Police don’t expect a wild Unofficial weekend
CHAMPAIGN – There will not be an increased police presence for Unofficial St. Patrick’s Day this weekend in Champaign, according to University of Illinois police.
Unofficial St. Patrick's Day, or Unofficial, began in 1995 as a bar promotion to make up for the money lost while students are on spring break during St. Patrick’s Day.
The weekend has a history of arrests, sexual assaults, hospitalizations and deaths related to drinking.
University police spokesman Patrick Wade said the tradition has been declining due to an increase in police presence.
He said the event had been getting out of control.
“There were over 100 cops out on the streets on the day of Unofficial writing tickets for drinking, addressing other problematic behavior, things like that,” Wade said. “The goal was, with that, to make it not fun anymore.”
In recent years, Wade said drinking-related calls to police on Unofficial weekend have significantly decreased.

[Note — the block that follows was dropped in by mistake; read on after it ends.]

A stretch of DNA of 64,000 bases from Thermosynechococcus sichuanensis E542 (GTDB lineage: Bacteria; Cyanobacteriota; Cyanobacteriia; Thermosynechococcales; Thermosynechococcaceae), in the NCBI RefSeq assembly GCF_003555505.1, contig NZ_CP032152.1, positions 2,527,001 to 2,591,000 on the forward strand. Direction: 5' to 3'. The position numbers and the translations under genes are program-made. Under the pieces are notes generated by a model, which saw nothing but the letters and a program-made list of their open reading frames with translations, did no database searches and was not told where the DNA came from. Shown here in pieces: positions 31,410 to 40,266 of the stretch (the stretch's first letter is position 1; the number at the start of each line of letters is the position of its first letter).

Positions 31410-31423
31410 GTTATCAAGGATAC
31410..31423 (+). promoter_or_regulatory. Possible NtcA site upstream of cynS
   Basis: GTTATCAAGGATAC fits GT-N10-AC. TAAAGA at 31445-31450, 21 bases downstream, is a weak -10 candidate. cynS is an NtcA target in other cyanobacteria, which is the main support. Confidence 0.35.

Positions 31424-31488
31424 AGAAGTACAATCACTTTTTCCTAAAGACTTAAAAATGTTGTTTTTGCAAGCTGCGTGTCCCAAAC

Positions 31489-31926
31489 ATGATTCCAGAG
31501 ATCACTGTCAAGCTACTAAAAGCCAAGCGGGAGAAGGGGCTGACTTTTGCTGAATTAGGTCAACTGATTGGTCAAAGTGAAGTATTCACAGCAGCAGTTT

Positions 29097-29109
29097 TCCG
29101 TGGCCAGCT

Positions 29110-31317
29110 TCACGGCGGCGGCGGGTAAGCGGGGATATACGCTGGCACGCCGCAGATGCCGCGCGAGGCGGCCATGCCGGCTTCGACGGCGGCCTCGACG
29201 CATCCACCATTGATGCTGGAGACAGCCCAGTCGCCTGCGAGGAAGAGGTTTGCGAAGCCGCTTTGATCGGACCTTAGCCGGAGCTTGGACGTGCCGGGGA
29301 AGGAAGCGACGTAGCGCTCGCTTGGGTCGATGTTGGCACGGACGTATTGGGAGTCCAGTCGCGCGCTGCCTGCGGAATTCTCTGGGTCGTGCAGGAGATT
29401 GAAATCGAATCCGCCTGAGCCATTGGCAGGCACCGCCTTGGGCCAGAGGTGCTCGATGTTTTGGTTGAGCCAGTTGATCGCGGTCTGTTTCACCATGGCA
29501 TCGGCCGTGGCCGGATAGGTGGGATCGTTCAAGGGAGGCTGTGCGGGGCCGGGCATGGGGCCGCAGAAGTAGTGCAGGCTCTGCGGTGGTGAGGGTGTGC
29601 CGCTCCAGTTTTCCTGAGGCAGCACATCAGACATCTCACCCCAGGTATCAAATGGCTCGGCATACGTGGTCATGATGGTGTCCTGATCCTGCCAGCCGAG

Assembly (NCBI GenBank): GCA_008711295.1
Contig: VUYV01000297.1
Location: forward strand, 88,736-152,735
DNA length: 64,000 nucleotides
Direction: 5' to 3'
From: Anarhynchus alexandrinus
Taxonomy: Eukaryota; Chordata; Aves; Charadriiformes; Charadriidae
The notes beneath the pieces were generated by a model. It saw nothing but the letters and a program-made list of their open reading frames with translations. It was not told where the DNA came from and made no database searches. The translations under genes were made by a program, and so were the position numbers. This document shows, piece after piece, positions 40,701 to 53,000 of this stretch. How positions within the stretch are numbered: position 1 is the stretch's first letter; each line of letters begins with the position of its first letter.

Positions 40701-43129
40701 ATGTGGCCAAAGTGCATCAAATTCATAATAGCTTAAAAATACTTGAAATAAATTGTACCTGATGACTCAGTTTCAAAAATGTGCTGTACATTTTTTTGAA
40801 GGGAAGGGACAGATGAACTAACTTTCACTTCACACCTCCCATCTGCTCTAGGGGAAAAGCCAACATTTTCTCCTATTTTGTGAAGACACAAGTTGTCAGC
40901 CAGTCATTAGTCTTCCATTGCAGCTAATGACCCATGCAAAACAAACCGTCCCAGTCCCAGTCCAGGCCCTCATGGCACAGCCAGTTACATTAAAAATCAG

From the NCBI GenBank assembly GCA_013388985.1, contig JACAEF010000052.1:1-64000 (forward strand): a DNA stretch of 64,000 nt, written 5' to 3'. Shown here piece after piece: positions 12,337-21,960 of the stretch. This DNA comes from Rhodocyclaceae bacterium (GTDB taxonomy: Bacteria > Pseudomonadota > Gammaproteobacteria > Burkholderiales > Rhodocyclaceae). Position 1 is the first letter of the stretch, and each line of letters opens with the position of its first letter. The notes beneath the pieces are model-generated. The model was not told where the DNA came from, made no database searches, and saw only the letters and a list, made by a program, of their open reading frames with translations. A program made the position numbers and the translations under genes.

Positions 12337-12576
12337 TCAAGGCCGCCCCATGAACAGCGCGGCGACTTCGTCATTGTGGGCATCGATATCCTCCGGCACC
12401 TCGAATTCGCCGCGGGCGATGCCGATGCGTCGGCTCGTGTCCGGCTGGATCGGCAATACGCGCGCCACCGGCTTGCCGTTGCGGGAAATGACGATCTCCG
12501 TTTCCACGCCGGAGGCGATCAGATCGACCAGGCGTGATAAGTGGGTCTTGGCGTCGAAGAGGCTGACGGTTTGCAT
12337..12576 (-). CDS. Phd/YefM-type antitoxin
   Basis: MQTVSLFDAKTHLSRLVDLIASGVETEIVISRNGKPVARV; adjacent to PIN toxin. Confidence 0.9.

Among the causes for the decrease, he said, was COVID-19
“Even before the COVID-19 pandemic, it was kind of on its way out,” Wade said. “And then I'd say the pandemic, just with students not being on campus, that was the final nail in the coffin.”
Wade said even though there will be a decreased police presence, he does not think Unofficial will return to its former height.
“It’s nothing compared to what it used to be, and that’s a good thing, because we don’t want to be seeing those problematic behaviors that we were seeing where people were getting hurt or worse,” Wade said.